The 10 Best Steak Knives

Updated October 19, 2017 by Brett Dvoretz

10 Best Steak Knives
Best High-End
Best Mid-Range
Best Inexpensive
We spent 44 hours on research, videography, and editing, to review the top options for this wiki. Whether you are looking to enhance your cutlery selection at home to handle steaks and chops or you run a restaurant and need to augment your supply, our selection of steak knives, ranked by sharpness, durability and elegance, includes something suitable for every use, decor and budget. When users buy our independently chosen editorial picks, we may earn commissions to support our work. Skip to the best steak knife on Amazon.

10. Opinel South Spirit

If you regularly eat your steak in a man cave or hunting lodge complete with mounted animal heads, the Opinel South Spirit will fit right into your lifestyle. They have rugged olivewood handles for that classic steak knife look.
  • made from swedish sandvik steel
  • convex-ground blades with full tang
  • aren't extremely sharp on arrival
Brand Opinel
Model 254224
Weight 9.9 ounces
Rating 3.5 / 5.0

9. Messermeister Avanta

The Messermeister Avanta are forged from a single piece of metal to ensure long lasting durability, even with daily use. Despite their quality construction and full tang, they come at an affordable price, perfect for the budget-minded consumer.
  • slightly upward curved tips
  • available in fine or serrated edges
  • doesn't include a nice storage box
Brand Messermeister
Model L8684-5/4S
Weight 16 ounces
Rating 3.6 / 5.0

8. Victorinox RH Forschner

The Victorinox RH Forschner are beautifully crafted in Switzerland with striking rosewood handles that are durable and also minimize wrist tension. They are available with rounded or spear tips, and in serrated and non-serrated options.
  • conical-ground edge
  • ice-tempered for sharpness retention
  • some may prefer a heftier knife
Brand Victorinox
Model 46059
Weight 12.8 ounces
Rating 4.1 / 5.0

7. Mundial 5100

The Brazilian-made Mundial 5100 feature a classic black handle that looks elegant on any place setting. They are sturdy, well balanced, and come with a razor sharp edge to slice cleanly through chops, ribs, and thick-cut steaks.
  • half serrated half smooth blades
  • commercial quality
  • large safety bolsters
Brand Mundial
Model 5130-5E
Weight 13.6 ounces
Rating 3.5 / 5.0

6. J.A. Henckels Classic 39360

The J.A. Henckels Classic 39360 is a trusted brand that stands out from the crowd. They feature a 3-rivet handle with full tang construction to provide optimal balance and support. These are multifunctional knives suitable for all of your small kitchen tasks.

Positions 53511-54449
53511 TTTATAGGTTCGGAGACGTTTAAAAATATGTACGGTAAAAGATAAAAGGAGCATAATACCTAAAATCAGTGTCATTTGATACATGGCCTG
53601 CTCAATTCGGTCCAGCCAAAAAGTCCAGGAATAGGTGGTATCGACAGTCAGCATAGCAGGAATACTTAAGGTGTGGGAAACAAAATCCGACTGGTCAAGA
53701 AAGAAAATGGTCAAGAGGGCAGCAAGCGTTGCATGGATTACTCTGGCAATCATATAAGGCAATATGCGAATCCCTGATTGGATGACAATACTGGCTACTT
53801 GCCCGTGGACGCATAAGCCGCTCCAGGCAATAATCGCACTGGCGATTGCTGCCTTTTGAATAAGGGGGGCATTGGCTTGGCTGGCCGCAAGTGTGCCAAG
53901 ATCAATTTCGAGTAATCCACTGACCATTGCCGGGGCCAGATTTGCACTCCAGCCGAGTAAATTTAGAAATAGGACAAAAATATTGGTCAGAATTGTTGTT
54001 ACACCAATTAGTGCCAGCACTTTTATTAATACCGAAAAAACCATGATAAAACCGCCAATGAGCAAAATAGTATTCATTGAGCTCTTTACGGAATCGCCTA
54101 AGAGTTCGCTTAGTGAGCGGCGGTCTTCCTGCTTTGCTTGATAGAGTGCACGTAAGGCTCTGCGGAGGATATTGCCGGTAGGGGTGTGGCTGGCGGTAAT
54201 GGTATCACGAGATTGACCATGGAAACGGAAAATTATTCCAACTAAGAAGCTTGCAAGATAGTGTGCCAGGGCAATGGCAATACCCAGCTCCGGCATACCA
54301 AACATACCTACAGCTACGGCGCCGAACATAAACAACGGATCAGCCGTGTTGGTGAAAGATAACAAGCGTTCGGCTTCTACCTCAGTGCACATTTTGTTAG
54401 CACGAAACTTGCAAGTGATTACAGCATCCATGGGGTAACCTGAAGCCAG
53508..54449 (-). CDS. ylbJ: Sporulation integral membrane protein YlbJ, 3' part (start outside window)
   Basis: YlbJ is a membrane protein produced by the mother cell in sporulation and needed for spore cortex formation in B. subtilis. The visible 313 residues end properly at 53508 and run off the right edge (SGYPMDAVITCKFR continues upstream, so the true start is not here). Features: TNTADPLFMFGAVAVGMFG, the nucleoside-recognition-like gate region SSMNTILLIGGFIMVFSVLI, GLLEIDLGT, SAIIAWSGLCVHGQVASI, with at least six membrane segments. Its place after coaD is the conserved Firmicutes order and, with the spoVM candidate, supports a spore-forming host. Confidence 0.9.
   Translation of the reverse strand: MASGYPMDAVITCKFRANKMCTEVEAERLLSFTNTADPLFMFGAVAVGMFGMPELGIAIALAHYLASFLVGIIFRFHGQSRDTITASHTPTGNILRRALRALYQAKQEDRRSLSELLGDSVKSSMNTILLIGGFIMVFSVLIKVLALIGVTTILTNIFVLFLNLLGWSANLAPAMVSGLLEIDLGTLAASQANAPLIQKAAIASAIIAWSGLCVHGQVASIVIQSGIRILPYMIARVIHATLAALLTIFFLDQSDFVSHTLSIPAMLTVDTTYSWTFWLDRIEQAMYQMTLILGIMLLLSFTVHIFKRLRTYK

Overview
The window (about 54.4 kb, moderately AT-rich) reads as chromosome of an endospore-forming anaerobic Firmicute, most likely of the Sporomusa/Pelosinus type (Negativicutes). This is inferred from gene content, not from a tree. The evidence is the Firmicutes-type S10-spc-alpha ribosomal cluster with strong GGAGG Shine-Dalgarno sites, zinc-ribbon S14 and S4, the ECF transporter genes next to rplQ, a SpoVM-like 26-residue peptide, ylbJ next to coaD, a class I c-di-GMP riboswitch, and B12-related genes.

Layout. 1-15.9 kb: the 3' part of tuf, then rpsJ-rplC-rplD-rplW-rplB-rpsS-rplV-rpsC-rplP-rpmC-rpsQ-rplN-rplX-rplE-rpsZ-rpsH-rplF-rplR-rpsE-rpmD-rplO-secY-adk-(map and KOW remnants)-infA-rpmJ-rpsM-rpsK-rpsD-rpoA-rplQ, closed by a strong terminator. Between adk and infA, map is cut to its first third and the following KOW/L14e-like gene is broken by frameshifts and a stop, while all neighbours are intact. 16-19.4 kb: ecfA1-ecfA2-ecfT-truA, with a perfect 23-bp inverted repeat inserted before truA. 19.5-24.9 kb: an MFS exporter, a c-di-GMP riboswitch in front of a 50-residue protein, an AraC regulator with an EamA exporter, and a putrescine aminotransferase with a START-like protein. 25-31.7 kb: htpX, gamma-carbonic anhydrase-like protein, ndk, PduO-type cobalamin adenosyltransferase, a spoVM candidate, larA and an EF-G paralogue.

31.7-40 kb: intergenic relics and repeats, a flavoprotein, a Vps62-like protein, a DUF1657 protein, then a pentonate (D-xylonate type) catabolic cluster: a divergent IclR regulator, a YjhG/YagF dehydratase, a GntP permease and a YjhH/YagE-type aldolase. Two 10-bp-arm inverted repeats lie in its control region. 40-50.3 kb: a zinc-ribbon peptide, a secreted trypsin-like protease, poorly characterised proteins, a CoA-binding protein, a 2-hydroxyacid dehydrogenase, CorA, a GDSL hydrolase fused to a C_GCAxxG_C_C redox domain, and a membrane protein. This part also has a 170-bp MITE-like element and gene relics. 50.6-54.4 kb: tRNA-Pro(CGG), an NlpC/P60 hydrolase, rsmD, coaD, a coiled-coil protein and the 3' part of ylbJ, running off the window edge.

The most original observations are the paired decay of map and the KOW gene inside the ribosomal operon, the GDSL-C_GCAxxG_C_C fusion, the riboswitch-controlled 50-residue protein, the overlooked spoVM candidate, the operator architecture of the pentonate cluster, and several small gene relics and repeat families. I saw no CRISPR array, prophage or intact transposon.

• slender petite handles
  • western-style design
  • hot-drop forged blades and bolsters
Brand Henckels
Model 39360-000
Weight 11.5 ounces
Rating 4.1 / 5.0

5. La Cote

For a truly unique-looking set that is sure to impress friends and family, consider the La Cote. Their exotic wood handles have been sanded and buffed to produce a shiny finish that highlights the dramatic grain patterns of the wood.
  • each knife handle is one of a kind
  • serrated blades for better cutting
  • need to be hand washed
Brand La Côte Homeware
Model LC-14335B2
Weight 3.1 pounds
Rating 4.2 / 5.0

4. Mercer Culinary Genesis

The Mercer Culinary Genesis feature ergonomic Santoprene handles for a non-slip grip, even when wet. The package comes with a professional, soft roll case to take with you on the go, so you always have a steak knife handy when you need it.
  • full tang construction
  • durable and affordable
  • well-balanced design
Brand Mercer Culinary
Model M21920
Weight 1.9 pounds
Rating 4.3 / 5.0

3. Global GSF-4023

The Global GSF-4023 are beautifully crafted, with double-beveled edges to accommodate both right and left-handed users. Their sleek design complements any decor, and the signature dimple pattern provides you with a secure grip.
  • cut through tough cuts like butter
  • seamless design does not trap food
  • comes as a set of 4 knives
Brand Global
Model GSF-4023
Weight 1.2 pounds
Rating 4.5 / 5.0

2. Tyrellex Premium

The Tyrellex Premium uniquely combine elegant pakkawood handles with perfectly weighted stainless steel blades that have only been found in restaurants up until now. They have a very manly look that the steak lover in your life is sure to appreciate.
  • never need to be sharpened
  • come in wooden gift box
  • stain-resistant finish
Weight 2.1 pounds